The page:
Obstacle 1: 2 is not invertible. This means that we cannot perform the standard (radix-2) FFT, since in the inverse transform we must divide by 2. The solution we will use is to instead perform a radix-3 FFT on an array whose length is a power of 3.

Obstacle 2: There are no roots of unity of order 3 m. Our solution is to first adjoin a 3rd root of unity to the ring R and then manufacture higher order roots via a Schönhage-type trick.

Having identified what we must overcome, we will now outline the method. First of all, we extend our ring of scalars by looking instead at the ring T = R[ω] / (ω2 + ω + 1). Its elements can be represented as a + bω, where a and b are 64-bit integers and the ring of 64-bit integers is embedded in it as the elements with b = 0. The product of two such elements is given by

(a + bω)(c + dω) = ac + (ad + bc) ω + bdω2 = ac - bd + (ad + bc - bd)ω,

where we have used the fact that ω2 =  - ω - 1, and it is also easy to check that we have ω3 = 1. Thus ω is a 3rd root of unity in this ring. We say that the conjugate of an element a + bω is the element we get by mapping ω → ω2, that is a + bω2 = a - b - bω.

In what follows we will devise an algorithm for multiplication in T[x] / (x n - 1) where n is a power of 3. Assume that we are given a polynomial a 0 + a 1 x + ... + a n - 1 x n - 1 with a i from the extended ring T. We will first let y = x m, where m and r are powers of 3 such that mr = n and 3m ≥ r. Then we can write our polynomial in the form

(a 0 + ... + a m - 1 x m - 1) + (a m + ... + a 2m - 1 x m - 1)y + ... + (a (r - 1)m + ... + a rm - 1 x m - 1)y r - 1

Notice that in a program this does not require us to do anything since the order of the coefficients stays the same.

Now since the coefficients of y i s are polynomials of degree at most m - 1 and y r = x n = 1, we can think of this as an element of the ring T[x] / (x 2m + x m + 1)[y] / (y r - 1). Clearly if we multiply two such polynomials the products of the coefficients in T[x] / (x 2m + x m + 1) will not overflow, and we can deduce the result of the original multiplication.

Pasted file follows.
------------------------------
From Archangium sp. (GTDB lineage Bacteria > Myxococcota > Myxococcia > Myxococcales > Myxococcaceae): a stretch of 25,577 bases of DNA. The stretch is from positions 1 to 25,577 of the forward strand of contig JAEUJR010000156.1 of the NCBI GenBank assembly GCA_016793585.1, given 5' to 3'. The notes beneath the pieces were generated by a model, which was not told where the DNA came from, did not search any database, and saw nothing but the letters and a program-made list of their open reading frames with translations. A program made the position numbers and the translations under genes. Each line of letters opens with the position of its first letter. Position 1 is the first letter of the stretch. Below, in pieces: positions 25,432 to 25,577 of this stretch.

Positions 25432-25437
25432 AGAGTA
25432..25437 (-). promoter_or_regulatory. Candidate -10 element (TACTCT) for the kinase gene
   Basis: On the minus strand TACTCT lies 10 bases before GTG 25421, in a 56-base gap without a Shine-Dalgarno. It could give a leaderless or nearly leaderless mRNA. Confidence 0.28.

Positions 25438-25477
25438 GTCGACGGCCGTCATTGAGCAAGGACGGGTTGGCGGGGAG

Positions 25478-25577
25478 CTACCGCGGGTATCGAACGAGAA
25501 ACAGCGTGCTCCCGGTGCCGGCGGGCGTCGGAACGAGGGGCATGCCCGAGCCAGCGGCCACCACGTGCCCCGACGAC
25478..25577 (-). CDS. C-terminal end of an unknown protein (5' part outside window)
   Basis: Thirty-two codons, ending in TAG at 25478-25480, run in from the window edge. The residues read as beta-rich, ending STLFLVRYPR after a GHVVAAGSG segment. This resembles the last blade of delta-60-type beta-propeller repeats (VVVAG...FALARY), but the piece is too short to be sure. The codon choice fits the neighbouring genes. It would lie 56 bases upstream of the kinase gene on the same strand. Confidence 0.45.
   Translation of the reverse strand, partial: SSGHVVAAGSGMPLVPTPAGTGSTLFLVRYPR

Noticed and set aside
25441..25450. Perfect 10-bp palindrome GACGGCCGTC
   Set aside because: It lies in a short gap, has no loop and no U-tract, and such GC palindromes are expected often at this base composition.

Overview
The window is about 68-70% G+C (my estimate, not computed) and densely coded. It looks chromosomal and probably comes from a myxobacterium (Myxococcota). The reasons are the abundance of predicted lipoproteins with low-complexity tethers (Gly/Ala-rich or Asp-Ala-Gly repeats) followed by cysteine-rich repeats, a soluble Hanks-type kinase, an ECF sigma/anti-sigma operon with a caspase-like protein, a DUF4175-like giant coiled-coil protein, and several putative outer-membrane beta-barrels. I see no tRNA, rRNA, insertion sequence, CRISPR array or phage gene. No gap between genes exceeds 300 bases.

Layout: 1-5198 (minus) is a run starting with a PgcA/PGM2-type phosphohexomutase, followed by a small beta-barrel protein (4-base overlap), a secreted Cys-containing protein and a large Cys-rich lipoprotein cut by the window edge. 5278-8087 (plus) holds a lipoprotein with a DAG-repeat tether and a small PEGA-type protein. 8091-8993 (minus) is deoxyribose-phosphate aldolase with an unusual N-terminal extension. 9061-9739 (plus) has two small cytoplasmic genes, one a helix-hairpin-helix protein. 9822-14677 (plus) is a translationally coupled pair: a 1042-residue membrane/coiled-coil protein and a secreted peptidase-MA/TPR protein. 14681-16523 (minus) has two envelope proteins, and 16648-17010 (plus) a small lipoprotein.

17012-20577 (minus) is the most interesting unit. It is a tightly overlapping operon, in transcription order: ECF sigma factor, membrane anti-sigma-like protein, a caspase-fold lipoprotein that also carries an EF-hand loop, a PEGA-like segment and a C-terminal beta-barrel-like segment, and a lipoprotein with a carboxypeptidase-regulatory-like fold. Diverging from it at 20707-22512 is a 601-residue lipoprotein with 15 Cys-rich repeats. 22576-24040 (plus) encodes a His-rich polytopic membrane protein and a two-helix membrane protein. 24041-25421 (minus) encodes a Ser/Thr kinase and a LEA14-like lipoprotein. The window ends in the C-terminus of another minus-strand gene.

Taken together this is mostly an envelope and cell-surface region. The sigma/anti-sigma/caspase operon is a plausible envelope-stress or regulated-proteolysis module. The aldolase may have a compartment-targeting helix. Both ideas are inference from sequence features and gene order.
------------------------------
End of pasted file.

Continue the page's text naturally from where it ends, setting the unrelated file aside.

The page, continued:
But we can reduce the problem even further! We have x 2m + x m + 1 = (x m - ω)(x m - ω2). Thus, if we can deduce the products in the rings T[x] / (x m - ω)[y] / (y r - 1) and T[x] / (x m - ω2)[y] / (y r - 1), we will be done by the Chinese remainder theorem. Now in either case x itself is a 3m th root of unity, so we can use FFT to compute the products, assuming that we have an efficient method of calculating products in T[x] / (x m - ω) and T[x] / (x m - ω2).

But this we can solve recursively! Indeed, the method of computing products in T[x] / (x n - 1) we have outlined goes through almost identically also in the case of T[x] / (x n - ω) and T[x] / (x n - ω2). The only difference is that we will end up with a ring T[x] / (x m - ω)[y] / (y r - ω) (in the first case, the second case is similar), which we can map to the ring T[x] / (x m - ω)[y] / (y r - 1)  by mapping y → x m / r y. This requires that m ≥ r, which is a bit (but not significantly) worse than the condition 3m ≥ r we had earlier.

## Details and optimizations